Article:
About this blog:

This blog will feature tasting notes, reviews, distillery visits and whisky news with focus mainly on Scottish single malts. This will sometimes be accompanied by politically incorrect (whisky) opinions. You have now been warned! :-)
The views expressed here are entirely my own, unless otherwise stated.

Sunday, 3 November 2013


Those that have been to a distillery or even seen pictures from one, have most likely also noticed the odd shapes and sizes of many of the stills out there.

And, as with alot of other factors (malt specs, fermentation, casks etc.) the shape of the stills also add to the character of the final spirit.

5 things usually contributes to the character (in no particular order). That's the fill level of the stills, the time of the spirit run (cut), the heating of the stills, the shape of the stills and condensing method. Let me just run these past you:

The fill level is how much wash or low wines you put into your stills and the lesser you pump into the still before distillation the more copper contact it will have during the process i.e. resulting in a lighter style of spirit.

Next is the spirit run... the heart of the run or the middle cut. Some has a narrow cut, which only lets the purest of the spirit go through to become whisky after 3 years time. Macallan is one such distillery with a middle cut of only 16% - the rest is re-distilled. Others have a wider cut and this is why sometimes can get whisky that's a little 'rough' or 'hot'.

Then there's the heating of the stills. This is really as much a religion as is stainless steel vs. wooden washbacks. Most distilleries today have steam coils inside the stills for heating and the reason for that is that it gives a more even heating of the liquid inside, being either wash or low wines. I'm sure this is great for consistency and this is what big producers want in their product...

Only a few distilleries today still use direct firing of their stills, among them Springbank in Campbeltown and a very notable Speyside distillery - Glenfarclas. At Glenfarclas they actually did trial runs with steam coils in a couple of still some years back, but reverted to direct firing as they concluded that the spirit coming off these still wasn't quite Glenfarclas. They even did lab tests that confirmed this... So does this have an effect? I'd say yes... as sugars in the sweet wash burns up and stick a bit, maybe... and the low wines gets an uneven heat dispersal perhaps affecting what comes within the spirit cut, maybe - as these are usually timed on a clock.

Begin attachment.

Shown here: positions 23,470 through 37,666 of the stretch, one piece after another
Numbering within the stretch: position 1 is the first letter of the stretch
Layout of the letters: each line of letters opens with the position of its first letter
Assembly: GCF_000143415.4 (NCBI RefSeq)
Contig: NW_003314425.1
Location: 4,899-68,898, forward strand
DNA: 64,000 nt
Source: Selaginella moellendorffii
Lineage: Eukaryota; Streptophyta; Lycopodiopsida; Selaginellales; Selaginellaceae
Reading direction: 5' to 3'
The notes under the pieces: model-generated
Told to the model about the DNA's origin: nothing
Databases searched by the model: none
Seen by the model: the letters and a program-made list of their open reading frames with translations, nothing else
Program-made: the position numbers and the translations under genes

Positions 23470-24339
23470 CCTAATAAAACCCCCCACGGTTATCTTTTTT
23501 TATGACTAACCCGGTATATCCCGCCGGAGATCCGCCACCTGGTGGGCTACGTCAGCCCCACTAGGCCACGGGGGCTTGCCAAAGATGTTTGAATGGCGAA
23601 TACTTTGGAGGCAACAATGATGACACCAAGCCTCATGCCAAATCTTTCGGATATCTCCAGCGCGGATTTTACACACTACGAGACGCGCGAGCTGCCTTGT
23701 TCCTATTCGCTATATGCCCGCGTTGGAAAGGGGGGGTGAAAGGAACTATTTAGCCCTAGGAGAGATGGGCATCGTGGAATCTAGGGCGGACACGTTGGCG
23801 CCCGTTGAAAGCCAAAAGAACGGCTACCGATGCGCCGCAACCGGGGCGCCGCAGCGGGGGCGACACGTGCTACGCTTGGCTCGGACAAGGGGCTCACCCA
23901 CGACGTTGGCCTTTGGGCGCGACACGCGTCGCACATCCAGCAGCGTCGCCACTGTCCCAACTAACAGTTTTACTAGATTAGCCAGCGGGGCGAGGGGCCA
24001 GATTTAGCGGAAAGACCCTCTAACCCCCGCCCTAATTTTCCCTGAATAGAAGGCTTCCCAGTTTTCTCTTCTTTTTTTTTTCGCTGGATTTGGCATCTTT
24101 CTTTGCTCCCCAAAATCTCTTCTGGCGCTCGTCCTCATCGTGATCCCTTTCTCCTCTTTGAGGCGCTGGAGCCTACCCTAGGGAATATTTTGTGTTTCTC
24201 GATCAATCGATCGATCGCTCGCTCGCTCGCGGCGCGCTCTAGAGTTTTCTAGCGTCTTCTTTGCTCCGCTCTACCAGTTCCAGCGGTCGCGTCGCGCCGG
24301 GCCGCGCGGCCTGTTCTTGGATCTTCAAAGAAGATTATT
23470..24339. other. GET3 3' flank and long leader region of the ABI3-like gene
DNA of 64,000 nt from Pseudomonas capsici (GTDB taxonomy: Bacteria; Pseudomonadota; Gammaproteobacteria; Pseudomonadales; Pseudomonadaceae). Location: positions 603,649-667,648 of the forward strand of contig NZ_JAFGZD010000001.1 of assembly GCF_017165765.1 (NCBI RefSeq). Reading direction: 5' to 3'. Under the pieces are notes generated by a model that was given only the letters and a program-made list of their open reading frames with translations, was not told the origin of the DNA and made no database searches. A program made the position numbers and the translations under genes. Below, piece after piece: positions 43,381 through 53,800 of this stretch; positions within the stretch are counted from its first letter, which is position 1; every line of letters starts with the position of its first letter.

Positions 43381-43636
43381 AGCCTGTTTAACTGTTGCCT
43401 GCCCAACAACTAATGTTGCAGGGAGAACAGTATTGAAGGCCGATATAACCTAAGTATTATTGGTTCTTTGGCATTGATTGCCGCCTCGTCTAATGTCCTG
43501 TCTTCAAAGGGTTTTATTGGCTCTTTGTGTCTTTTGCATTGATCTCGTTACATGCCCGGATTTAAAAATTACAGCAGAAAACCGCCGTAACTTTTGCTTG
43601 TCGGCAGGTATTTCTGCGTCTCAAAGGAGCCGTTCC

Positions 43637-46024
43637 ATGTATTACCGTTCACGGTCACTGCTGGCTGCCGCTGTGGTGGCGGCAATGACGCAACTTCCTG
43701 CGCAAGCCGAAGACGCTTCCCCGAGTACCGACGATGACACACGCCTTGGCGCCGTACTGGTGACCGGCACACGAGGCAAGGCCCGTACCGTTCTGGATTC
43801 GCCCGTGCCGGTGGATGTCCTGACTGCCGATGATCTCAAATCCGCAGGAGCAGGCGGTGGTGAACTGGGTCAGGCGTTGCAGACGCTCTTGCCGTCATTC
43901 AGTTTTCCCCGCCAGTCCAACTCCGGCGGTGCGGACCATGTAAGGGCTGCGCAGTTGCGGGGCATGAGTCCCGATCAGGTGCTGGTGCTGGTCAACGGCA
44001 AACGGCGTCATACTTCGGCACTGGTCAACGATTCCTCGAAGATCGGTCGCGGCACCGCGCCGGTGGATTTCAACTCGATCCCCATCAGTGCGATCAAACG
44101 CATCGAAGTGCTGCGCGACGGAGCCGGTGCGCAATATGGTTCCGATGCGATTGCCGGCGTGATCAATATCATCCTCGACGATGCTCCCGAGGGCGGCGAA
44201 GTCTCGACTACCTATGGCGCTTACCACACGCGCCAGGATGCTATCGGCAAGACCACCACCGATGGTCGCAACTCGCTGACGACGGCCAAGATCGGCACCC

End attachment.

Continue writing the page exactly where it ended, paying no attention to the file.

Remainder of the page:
Then there's the shape of the stills and condensing method. You know they come in almost all shapes and sizes... and this certainly does matter. Small squat stills gives a more heavy and oliy spirit as does still with a small angle° on the neck of the still.  This is because the vapours flowing over the neck of the still starts to condense there already, carrying over the heavier flavur compounds when they reach the neck. Macallan again is a good example of small squat stills. The opposite is i.e Glenmorangie that, with the tallest stills in Scotland (5.13m - picture here), makes a very light spirit, allowing for more reflux (back flow into the still) of vapors - getting it heated up again and with that, usually making it lighter, before it condenses again.

All of the vapours doesn't condense back into liquid form after crossing over the neck of the still, also often referred to as the 'swan's neck'. Some of this happens in the condensers. There's usually two distinct forms of condensers, the widely used tube condensers (pic inside one here). The other one is a worm tub... there usually to forms or rather shapes of worm tubs. A worm tub is a length of copper piping submerged in cooling water, condensing and cooling the vapour/spirit as it passes through the piping. Noticeable distilleries that uses traditional round wormtubs for colling/condensing are Mortlach and Dalwhinnie and the square kind is used at Balmenach and Craigellachie.

Distilling is fun, isn't it? :) ... and I'm sure there's more takes on what contributes to the spirit character than what I've mentioned here... If you have other takes on it, please use the comments field below

Bunnahabhain Stills, May 6th 2011 © The Malt Desk

Bunnahabhain 1979 28yo (31.10.1979/22.04.2008) 46%, ex-bourbon barrel#18831, 234 bottles, Single Malts of Scotland

Colour is full straw

Sweet on vanilla and candied sweets, almost to the point of floral. Malt lurking in the background. Also fresh pancakes. Both orange soda and orange marmelade in there as is sweet apple.

That malty Bunna I love so much shows right away. Then it gets tropical sweet for a moment on pineapple heading towards apple and pear, before settling on a lovely clean malt taste. Finish provides you with some spicyness, mainly in the form of pepper and ginger. Lovely fresh and crisp after 28 years - never getting overly sweet.

Would have loved to try this at full strength whatever that might have been, before being watered down to 46%.


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